We see many withering and perishing around us, many diminishing and dying. Those who fall away and are lost can not possibly be said to have died from a lack of food, for there is an unending bounty spread before us. They can only be said to have died from a lack of appetite—from a simple failure to take what is offered, what can feed them, what can strengthen and equip them for a lifetime of serving God and an eternity of enjoying him. It is not a lack of food that threatens any of us, but only a lack of hunger.

A La Carte (June 29)

Looking for some good reading? Westminster Books is offering great deals on sets of commentaries and reference works.

Whose Choice?
“In 1973 I was 19 years old and a sophomore in college when the Supreme Court decided the Roe vs Wade case and legalized abortion. Honestly, however, I never expected the Court’s landmark decision to affect me personally.” And yet…
4 Thoughts on Spiritual Fatherhood
Jared Wilson: “As I get older, I think more and more about this claim from Paul — and the concept of ‘spiritual fatherhood’ generally — and it seems a pressing issue to me, not just ‘culturally,’ but personally.” He offers some thoughts on what the practice looks like.
OK, so there was Glastonbury
Matthew Hosier reflects on the recent Glastonbury festival.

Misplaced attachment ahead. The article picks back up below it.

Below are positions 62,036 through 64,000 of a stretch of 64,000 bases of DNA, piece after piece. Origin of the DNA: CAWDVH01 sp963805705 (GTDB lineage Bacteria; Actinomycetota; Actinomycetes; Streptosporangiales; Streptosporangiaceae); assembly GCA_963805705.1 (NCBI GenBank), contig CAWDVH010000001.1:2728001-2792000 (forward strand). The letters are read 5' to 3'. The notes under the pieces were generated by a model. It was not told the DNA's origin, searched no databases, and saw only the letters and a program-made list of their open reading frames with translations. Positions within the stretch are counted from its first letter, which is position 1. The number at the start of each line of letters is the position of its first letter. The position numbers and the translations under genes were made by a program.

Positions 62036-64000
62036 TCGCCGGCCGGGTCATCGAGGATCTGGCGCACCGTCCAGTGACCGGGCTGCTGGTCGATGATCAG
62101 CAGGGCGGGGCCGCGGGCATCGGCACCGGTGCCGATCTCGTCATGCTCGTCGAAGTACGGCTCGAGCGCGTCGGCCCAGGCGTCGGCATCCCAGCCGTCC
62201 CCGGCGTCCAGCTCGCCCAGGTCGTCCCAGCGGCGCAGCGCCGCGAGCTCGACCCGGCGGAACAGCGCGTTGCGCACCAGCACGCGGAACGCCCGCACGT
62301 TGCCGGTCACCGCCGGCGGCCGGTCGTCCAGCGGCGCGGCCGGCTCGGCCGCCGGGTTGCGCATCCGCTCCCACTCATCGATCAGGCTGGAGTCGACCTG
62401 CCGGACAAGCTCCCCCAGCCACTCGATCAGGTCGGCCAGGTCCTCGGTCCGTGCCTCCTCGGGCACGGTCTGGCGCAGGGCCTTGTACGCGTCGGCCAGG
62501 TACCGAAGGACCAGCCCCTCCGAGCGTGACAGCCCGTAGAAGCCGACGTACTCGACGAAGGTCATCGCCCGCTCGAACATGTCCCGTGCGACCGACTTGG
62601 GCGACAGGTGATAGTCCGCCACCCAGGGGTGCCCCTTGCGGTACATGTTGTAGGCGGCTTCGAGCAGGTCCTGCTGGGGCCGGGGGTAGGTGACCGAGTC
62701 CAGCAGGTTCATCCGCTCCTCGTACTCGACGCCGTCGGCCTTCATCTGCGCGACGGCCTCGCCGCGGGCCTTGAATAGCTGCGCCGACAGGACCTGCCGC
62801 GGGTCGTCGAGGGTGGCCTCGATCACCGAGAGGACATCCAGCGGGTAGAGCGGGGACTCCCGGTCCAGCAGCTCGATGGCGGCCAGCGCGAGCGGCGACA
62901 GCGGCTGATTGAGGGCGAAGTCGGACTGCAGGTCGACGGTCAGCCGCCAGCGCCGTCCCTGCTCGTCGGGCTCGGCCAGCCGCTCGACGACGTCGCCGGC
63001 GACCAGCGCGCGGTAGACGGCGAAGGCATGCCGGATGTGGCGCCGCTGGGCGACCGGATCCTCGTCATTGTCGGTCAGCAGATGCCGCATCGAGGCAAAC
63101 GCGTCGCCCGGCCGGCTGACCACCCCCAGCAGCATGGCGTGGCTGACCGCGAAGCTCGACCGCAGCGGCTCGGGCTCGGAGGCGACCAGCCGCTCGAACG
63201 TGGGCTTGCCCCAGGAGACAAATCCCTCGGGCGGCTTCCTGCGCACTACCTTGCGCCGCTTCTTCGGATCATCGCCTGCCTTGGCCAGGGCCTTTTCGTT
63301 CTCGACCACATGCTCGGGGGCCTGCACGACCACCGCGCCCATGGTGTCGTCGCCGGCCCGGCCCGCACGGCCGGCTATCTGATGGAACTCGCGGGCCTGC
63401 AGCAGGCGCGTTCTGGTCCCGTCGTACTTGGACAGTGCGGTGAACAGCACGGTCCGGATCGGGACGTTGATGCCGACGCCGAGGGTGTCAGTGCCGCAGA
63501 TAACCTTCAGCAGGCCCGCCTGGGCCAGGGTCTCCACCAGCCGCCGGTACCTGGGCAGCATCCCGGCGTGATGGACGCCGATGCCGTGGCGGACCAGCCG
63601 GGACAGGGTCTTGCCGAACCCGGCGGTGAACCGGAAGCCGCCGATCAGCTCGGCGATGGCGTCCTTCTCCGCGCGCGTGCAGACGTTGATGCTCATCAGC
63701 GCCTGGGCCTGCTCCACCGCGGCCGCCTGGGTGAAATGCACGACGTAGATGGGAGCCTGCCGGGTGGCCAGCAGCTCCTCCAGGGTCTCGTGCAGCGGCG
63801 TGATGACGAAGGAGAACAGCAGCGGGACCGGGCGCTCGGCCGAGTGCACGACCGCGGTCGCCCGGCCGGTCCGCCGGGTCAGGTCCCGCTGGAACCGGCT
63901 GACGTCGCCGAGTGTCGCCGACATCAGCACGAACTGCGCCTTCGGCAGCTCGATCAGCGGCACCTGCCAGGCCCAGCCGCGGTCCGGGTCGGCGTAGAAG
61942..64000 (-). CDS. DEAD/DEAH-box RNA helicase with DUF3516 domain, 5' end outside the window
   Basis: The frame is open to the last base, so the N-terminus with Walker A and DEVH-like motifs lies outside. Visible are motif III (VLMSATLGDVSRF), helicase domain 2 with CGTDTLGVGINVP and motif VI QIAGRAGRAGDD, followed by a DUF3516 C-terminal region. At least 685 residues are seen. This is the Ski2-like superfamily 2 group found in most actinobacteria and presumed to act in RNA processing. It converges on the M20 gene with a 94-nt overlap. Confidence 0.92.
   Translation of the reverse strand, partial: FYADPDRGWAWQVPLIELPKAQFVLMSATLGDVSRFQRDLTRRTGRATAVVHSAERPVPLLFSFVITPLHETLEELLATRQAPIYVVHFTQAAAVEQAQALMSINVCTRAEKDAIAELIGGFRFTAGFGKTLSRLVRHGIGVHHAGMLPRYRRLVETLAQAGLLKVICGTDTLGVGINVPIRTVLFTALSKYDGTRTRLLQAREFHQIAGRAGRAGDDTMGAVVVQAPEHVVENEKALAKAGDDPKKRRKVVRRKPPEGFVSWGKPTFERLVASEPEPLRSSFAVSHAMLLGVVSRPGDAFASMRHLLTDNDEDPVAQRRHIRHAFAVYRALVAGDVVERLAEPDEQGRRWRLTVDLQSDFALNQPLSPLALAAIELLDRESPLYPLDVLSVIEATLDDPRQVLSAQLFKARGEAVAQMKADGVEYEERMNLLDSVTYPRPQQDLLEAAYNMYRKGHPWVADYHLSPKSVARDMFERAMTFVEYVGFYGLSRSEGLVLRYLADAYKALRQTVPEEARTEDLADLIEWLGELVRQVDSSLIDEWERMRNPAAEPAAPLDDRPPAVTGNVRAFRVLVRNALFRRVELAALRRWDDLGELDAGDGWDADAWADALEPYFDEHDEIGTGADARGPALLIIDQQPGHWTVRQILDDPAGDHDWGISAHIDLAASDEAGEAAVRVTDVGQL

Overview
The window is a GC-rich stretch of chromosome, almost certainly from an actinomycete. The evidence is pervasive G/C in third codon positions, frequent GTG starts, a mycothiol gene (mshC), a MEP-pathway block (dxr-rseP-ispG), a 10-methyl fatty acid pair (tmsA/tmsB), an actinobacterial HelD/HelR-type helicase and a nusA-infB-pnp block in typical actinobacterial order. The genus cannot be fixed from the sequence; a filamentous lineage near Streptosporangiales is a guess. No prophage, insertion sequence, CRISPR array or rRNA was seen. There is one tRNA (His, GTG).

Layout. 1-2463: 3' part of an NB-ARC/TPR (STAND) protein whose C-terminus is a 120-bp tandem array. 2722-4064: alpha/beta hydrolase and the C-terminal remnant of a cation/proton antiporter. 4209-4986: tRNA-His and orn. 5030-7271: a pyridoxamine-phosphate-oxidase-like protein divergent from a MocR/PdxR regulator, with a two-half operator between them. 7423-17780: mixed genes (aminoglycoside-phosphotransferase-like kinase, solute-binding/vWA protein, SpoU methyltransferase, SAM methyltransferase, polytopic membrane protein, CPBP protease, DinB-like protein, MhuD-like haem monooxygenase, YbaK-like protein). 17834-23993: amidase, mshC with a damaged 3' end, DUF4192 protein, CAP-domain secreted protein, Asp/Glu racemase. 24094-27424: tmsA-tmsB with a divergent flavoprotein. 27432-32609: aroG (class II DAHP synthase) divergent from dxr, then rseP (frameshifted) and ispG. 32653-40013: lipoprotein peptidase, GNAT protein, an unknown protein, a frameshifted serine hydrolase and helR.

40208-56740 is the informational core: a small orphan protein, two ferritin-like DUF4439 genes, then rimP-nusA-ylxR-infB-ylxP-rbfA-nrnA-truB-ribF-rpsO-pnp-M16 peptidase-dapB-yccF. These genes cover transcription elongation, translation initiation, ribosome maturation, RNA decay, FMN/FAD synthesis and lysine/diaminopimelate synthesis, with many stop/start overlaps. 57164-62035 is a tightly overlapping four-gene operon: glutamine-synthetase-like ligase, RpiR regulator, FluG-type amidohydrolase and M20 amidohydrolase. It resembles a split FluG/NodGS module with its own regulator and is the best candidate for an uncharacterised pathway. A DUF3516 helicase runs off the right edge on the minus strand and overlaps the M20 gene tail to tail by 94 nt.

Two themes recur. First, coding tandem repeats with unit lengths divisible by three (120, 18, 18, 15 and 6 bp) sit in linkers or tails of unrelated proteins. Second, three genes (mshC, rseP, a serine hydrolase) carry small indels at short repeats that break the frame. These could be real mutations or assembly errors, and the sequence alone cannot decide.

It’s a Mistake to Take Online Populist Movements Very Seriously
Samuel James: “‘I’m now at a point where the first thing I wonder about a job applicant is, ‘How likely is this person to blow up my organization from the inside?’’ The emerging generation of activists are arriving at these organizations with two things: incredible amounts of leverage over their employers (thanks to the Internet), and incredibly low amounts of personal investment in groups or networks outside themselves.”
Did God Really Say … ?
“When my kids were little, one of our homeschool lessons was on ‘red flags.’ We talked about what things others might say to get you to do something your parents have told you not to do.”
On Keeping Your Greek and Hebrew in Ministry
“To those who have spent hours in seminary parsing Hebrew verbs and diagramming Greek sentences, I have two main contentions: First, I believe that the single most important thing you can do to keep your Greek and Hebrew skills alive in ministry is to do the hard and time-consuming work of preparing sermons out of the Greek and Hebrew text of Scripture. Second, the single greatest challenge to keeping your Greek and Hebrew alive in ministry is the sustained conviction that it matters.”
Flashback: A Soul Physician